James was a son of John Cardinall (1627-?) and his wife Susan Lathan (1636-1714). He had a sister, Elizabeth (1669-?) and an older brother, John (1665-1725).
In 1700, James and John inherited £50 each from their cousin, Charles Cardinall of Colchester, and the following year, he married Elizabeth Gilbert (her surname was spelt Guilberd in the marriage register). She had been born in Great Oakley in 1674, the daughter of Thomas and Sarah. She was one of seven children born to the couple, four of whom survived infancy:
- Thomas Gilbert (1672-1672)
- Elizabeth Gilbert (1674-?)
- Rachel Gilbert (1676-?)
- Mary Gilbert (1678-1678)
- Thomas Gilbert (1679-80)
- John Gilbert (1681-1716)
- Thomas Gilbert (1682-?)
Her father died in 1682 – when her youngest brother was baptised on 3rd September that year in Beaumont, he is the son of Sarah Gilbert of Beaumont Hall, widow. This brother, Thomas, would become the grandfather of Anne Gilbert Bearman, who married William Cardinall Wade in 1785. This simplified tree (removing many siblings) shows how they were related:
James and Elizabeth’s was not a long marriage: he died six years later, the father of three sons:
- Charles (1703-1746)
- James (1704-1710)
- William (1706-1726)
James was buried on 5th May 1707 in Tendring. Elizabeth married for a second time on 1st January 1708, when she was about 34. Her husband was William Seeley, a bachelor from Great Oakley, and they were married in Beaumont. They had three sons:
- William (1708-?)
- James (1710-?)
- John (1712-?)
There are burials in Beaumont for a William Seeley in 1719 and a William Sealey in 1742 – either could be Elizabeth’s husband or son, unfortunately there’s nothing in the register entry to say.
The Charles Cardinalls of Beaumont
It gets a bit confusing as there were two Charles Cardinalls in Beaumont at the same time – Charles, son of James and Elizabeth (1703-1746) and Charles, son of John and Susan (1709-1747). The Charles Cardinalls were first cousins, and to confuse matters further, both had sons called Charles as well. Fortunately, the Charles Cardinalls both left wills, which helps us to tease them out, and on this page, we’ll be dealing with the son of James and Elizabeth.
Charles must have moved to Beaumont with his mother – presumably after her husband’s death, she still had family connections with the village. When he was 28, he married Judith Barker of Beaumont, a 22-year old spinster. The bondsman for their marriage licence was Charles’ stepfather, William Seeley, and the licence says that both men were yeomen. I haven’t yet found out her origins, but the couple had four children:
- Judith (1732-?)
- Charles (1734- died before 1790)
- Elizabeth (1736-?)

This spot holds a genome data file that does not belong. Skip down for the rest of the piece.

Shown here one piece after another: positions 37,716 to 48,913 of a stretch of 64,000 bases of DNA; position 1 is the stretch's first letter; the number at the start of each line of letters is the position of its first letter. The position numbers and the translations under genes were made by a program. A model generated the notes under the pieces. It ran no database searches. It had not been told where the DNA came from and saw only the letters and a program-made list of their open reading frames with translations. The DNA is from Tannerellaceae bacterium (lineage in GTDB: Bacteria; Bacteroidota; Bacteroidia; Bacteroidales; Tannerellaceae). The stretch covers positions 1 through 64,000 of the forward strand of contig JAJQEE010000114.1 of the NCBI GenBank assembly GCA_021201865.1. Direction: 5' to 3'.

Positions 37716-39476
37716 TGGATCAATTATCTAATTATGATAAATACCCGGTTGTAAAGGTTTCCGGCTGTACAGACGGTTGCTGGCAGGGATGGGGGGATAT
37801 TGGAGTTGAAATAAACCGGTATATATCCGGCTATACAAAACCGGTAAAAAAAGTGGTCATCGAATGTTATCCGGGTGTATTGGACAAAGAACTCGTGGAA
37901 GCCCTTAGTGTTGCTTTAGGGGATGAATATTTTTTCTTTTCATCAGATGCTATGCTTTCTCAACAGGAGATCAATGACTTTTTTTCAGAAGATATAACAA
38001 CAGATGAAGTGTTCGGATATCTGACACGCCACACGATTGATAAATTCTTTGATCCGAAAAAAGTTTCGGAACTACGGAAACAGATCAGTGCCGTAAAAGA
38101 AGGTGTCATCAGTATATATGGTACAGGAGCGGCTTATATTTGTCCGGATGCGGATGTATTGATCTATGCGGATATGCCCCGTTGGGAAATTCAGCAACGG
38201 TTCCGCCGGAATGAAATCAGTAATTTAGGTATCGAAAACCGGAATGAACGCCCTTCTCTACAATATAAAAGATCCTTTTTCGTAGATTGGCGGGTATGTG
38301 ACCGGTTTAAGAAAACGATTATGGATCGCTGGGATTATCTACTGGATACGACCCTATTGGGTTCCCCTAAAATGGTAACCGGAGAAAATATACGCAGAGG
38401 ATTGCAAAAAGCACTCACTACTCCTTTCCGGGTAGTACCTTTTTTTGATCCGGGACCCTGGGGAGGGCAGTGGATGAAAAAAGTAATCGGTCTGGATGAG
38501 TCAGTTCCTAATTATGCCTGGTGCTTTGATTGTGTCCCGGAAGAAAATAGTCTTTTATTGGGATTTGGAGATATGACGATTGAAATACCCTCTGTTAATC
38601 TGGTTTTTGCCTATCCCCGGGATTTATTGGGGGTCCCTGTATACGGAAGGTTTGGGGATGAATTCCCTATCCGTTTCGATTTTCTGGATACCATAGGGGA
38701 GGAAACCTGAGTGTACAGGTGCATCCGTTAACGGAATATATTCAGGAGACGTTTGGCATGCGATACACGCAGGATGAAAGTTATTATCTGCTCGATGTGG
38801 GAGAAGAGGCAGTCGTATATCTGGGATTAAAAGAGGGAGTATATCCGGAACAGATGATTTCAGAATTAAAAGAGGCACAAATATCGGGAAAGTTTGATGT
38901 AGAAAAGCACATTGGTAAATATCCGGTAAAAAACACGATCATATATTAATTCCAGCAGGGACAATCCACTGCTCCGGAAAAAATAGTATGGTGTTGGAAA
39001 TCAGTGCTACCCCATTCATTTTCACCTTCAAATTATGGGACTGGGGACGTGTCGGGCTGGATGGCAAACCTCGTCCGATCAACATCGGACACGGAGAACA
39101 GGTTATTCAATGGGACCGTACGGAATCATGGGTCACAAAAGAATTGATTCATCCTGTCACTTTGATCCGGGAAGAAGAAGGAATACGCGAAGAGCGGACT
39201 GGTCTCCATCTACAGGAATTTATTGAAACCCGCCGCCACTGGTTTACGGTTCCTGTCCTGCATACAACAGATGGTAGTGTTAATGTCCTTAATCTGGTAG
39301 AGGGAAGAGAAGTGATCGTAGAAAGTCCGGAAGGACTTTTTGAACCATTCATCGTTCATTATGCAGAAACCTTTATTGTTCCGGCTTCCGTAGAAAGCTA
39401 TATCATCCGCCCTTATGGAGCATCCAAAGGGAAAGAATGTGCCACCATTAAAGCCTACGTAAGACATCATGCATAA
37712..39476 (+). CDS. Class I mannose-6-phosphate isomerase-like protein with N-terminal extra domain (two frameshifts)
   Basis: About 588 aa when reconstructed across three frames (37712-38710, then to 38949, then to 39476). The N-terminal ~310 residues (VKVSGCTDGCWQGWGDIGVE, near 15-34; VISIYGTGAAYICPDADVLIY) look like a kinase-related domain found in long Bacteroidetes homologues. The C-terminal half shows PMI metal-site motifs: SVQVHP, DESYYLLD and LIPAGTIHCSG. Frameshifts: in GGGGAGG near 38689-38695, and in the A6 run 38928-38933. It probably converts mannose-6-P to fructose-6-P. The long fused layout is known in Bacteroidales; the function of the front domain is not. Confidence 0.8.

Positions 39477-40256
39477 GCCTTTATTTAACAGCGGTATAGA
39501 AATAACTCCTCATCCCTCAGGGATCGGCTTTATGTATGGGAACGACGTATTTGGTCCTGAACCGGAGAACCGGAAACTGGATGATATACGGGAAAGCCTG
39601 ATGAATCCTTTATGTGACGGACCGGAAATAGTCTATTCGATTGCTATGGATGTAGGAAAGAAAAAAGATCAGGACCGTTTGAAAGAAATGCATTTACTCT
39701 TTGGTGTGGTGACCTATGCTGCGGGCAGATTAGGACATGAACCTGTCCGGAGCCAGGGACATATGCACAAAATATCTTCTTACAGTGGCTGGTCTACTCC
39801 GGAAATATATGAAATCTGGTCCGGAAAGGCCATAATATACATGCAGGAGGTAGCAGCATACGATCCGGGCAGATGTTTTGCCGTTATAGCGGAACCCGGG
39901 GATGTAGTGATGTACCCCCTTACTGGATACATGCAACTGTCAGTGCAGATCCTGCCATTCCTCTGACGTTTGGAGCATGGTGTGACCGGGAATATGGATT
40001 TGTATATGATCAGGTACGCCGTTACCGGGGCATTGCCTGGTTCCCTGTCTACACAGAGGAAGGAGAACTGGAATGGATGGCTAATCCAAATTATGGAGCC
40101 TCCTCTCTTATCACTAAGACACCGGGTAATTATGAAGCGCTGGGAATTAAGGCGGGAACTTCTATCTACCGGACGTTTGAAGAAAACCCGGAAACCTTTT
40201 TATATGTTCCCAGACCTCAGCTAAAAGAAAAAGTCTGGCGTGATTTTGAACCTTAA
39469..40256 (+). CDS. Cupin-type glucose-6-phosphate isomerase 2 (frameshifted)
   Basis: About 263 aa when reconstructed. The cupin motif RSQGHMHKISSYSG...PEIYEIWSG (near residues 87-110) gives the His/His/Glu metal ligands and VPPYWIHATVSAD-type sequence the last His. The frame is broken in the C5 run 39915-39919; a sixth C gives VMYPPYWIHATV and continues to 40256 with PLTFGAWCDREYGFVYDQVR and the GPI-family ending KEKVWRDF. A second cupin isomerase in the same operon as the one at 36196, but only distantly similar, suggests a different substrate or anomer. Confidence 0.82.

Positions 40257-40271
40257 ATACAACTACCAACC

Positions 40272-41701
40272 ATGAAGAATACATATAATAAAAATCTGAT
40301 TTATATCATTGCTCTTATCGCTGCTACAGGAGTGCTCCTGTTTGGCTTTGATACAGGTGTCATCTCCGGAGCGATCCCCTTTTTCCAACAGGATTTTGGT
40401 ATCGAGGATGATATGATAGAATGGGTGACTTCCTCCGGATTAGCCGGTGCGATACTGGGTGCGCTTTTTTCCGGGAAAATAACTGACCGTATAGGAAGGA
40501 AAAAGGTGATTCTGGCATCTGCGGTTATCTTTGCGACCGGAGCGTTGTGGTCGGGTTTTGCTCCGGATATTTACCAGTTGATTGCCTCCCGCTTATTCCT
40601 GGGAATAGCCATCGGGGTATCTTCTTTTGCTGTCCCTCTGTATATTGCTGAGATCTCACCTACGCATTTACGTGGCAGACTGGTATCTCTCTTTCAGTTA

- James (1737-?)
Judith married James Stanton in Great Oakley, in 1751, and had three children. James might be the James Cardinall buried in Beaumont in 1753. Elizabeth I am yet to trace. Charles junior pops up in the will of Henry Gilbert of Chelmsford, who died in June 1791. He described him in a rather convulted way – grandson of my aunt, sister of my father Thomas. This has to be Charles, born 1734 (Henry’s father was Thomas Gilbert, born 1682. His sister, Elizabeth, married James Cardinall, and Elizabeth had a grandson called Charles Cardinall, son of Charles Cardinall and Judith Barker). Henry left £100 to each of Charles’ children. I haven’t found their baptisms yet, but two are mentioned in the codicil. One, Mary Brownhad died so Henry bequeathed her £100 to Henry Salter of Great Oakley. Another, curiously also called Mary, and who was presumably unwed as her surname was Cardinall, was to have her bequest of £100 reduced to £50. Why did Charles have two daughters both called Mary? I think this is an error in the codicil. There’s a marriage in Beaumont for Judith Cardinall and James Brown in 1788. They had a son called James in Great Oakley the following year, and Judith Brown was buried in December 1790. Her daughter, Judith, was baptised in January 1791, so it’s very likely that this Judith Cardinall was Charles’ daughter. She died almost exactly between Henry writing his will in November 1790, and adding the codicil in February 1791. Henry Gilbert’s will also mentions his niece Ann, wife of William Cardinall Wade, and many kinsmen and kinswomen, which make it an interesting basis to study the Gilbert family in more detail.
As for Charles senior’s will, he left his son James property in Thorpe-le-Soken and £5, and eldest son Charles £10. He then left his two daughters a house in Beaumont, on the condition that they allowed their mother to live in the south end of it. He made his son Charles an executor, along with his cousins, John Sparling and John Gilbert.